“¡Siempre negativo, nunca positivo!,” posited Louis van Gaal in the face of critical Spanish press during his first spell at Barcelona. Always negative, never positive. It was a fantastic rant. Yet, they were words that would come to haunt Van Gaal, with critics using the phrase to sum up the Barcelona’s style under the Dutchman’s watch. Sound familiar?
Van Gaal’s Manchester United side isn’t adventurous either and, if truth be told, rather dull to watch. At the same time there appears to be an efficiency and steel that makes United, more often than not, difficult to beat. The contemporary United model, as Paul Scholes noted, isn’t one opponents like to face, but neither is it a team that the former midfielder would like to play in either.
There’s a disconnect. Despite the side lying two points off the top and well placed to advance in the Champions League there’s an uncertain feeling at the club. Is this side about to take off or one that is bound to sputter out and fall away? Given the inconsistent way United has performed during Van Gaal’s tenure it’s a question with an uncertain answer.
On the surface, United is a team of contradictions. The team averages just 10.25 shots-per-game, with only Stoke City, Sunderland, Newcastle and West Bromwich Albion making fewer attempts. Yet, Van Gaal’s team also possesses the best conversion rate in the Premier League at 20 per cent.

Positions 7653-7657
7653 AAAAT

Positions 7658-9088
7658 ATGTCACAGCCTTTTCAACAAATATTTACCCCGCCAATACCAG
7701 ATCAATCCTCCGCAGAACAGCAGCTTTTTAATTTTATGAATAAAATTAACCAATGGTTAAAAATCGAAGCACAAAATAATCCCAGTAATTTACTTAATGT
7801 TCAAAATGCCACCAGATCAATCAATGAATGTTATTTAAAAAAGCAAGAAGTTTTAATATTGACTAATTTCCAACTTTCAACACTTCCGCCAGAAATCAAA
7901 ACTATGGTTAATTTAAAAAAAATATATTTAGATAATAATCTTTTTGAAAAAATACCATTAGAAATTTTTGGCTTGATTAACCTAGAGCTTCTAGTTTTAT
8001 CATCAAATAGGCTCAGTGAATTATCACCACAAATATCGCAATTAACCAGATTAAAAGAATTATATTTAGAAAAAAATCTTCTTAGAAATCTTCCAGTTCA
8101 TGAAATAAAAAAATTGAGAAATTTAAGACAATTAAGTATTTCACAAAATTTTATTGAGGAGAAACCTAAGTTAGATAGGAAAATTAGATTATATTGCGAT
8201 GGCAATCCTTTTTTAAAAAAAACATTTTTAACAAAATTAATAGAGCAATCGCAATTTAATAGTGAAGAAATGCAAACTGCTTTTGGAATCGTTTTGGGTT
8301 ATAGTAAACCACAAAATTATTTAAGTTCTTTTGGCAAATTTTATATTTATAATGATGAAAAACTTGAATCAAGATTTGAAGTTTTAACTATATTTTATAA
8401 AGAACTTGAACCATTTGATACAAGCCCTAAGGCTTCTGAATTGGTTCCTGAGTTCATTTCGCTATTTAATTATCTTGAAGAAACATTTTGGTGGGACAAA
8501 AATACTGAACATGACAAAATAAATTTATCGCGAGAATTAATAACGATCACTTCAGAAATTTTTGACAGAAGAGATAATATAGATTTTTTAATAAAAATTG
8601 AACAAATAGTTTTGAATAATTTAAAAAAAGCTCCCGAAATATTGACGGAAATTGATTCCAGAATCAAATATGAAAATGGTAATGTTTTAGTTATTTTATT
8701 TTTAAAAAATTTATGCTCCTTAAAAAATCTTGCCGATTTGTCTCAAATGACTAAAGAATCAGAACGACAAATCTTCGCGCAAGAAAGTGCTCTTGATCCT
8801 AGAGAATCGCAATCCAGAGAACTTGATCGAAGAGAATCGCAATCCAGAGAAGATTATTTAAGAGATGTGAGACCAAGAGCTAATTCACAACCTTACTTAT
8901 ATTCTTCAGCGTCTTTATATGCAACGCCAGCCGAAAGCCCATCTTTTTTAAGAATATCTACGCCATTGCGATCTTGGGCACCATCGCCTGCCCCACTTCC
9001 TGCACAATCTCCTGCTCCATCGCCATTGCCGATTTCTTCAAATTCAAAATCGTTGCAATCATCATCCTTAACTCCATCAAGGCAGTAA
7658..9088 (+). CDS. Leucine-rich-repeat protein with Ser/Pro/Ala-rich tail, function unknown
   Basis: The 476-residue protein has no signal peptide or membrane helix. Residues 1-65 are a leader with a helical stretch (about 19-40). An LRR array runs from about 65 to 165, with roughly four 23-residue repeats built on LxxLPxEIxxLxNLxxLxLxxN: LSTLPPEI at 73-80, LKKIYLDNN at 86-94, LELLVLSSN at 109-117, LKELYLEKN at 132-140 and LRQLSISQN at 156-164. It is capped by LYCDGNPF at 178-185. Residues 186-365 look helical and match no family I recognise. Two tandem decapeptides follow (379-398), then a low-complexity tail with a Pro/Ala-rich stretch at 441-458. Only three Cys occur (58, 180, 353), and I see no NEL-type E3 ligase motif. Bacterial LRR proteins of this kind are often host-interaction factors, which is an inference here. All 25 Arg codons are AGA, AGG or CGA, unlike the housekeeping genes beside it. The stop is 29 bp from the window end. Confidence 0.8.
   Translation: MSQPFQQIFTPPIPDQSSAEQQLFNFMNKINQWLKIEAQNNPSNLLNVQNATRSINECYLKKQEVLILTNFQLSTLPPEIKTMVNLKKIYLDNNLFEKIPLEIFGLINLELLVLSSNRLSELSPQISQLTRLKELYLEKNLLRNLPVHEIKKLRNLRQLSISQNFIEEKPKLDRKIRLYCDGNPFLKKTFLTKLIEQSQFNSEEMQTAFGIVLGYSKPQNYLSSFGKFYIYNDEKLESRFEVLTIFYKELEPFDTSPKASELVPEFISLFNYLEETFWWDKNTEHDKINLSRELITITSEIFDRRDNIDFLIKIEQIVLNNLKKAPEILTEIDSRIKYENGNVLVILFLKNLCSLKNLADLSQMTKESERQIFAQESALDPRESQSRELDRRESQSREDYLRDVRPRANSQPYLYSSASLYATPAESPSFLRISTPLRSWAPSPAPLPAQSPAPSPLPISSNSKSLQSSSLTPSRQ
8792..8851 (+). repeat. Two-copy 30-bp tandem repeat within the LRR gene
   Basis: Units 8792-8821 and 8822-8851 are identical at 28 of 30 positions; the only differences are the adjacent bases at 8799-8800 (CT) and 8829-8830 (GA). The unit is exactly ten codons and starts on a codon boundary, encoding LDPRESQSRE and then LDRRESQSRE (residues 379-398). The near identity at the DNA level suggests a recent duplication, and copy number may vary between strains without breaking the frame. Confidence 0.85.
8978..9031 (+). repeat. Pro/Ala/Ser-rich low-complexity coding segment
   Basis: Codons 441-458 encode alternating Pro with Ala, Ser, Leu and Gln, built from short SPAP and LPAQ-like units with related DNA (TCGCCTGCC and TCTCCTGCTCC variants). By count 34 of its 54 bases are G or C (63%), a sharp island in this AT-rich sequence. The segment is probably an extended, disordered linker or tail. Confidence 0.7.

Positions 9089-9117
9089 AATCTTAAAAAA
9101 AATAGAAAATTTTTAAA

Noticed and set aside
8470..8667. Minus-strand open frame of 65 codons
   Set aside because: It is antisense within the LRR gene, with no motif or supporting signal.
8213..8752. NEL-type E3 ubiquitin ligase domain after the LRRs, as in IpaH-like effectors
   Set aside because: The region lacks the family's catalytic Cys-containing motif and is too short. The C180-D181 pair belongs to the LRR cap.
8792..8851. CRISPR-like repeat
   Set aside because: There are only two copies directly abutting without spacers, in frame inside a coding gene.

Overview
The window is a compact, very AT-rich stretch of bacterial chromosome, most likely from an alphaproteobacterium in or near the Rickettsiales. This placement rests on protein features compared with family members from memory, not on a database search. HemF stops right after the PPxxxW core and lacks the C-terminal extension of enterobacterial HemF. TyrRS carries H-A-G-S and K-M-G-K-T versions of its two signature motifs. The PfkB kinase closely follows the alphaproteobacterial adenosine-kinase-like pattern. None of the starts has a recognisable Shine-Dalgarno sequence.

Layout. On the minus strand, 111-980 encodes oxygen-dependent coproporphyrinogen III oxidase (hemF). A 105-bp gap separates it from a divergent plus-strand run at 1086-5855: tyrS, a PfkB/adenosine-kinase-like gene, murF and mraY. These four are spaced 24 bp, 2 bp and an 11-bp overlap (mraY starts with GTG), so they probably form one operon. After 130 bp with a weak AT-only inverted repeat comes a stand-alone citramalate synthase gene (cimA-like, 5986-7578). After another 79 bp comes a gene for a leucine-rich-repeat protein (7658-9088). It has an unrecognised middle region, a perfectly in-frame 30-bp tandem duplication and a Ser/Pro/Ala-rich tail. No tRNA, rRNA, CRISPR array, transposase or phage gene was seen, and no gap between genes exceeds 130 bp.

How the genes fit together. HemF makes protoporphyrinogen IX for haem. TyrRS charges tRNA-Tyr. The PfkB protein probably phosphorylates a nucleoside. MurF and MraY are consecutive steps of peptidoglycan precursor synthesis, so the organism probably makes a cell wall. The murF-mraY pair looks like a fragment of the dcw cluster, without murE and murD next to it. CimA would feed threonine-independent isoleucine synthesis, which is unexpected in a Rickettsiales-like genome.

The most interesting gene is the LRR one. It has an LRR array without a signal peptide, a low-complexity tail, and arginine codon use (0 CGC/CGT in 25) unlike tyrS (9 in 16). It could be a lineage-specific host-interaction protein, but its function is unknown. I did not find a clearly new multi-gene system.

The side has not set the league alight, yet is placed fourth just two points off the Premier League summit. The team has not conceded a goal in 555 minutes, and though there is a defensive solidity, it is prone to heart-in-the-mouth moments.
The club is willing to spend big, but despite fears that it is ignoring youth development and “losing its soul,” Van Gaal found space to include Axel Tuanzebe in the match-day squad against Crystal Palace, gave Cameron Borthwick-Jackson a début at Old Trafford, while establishing Jesse Lingard in the first team. Throw Paddy McNair, Andreas Pereira and Tyler Blackett into the mix, and it seems that the notion of the Dutchman ripping out the club’s heart is fanciful.
But what is Van Gaal’s end game? After all, unless there’s a change of heart, the Dutchman will leave for his holiday-home “paradise” in Portugal once his contract expires at the end of next season. The three-year contract doesn’t appear to suggest a grand vision and, if anything, Van Gaal’s playing model suggests a focus is on the short-term – Champions League qualification and, with luck, a trophy.
Whether by accident or design the real fruits of Van Gaal’s influence may only be felt years after he has left the club. It’s already a bizarre set of circumstances – one that could potentially see two United managers retire, with a sacking sandwiched between for good measure. And given the Dutchman’s ego, it is doubtful that he wants to be known as the man who did little more at Old Trafford than stop the rot. It’s no kind of legacy.
Yet, history also suggests that the former Ajax, Barcelona, Bayern Munich and AZ Alkmaar boss would revel in the glory of setting the club on the path to another trophy-laden era. After all, Van Gaal managed to credit himself for the Netherland’s shoot-out defeat to Argentina in last year’s World Cup semi-final by claiming that he taught the United number two, Sergio Romero, how to save penalties.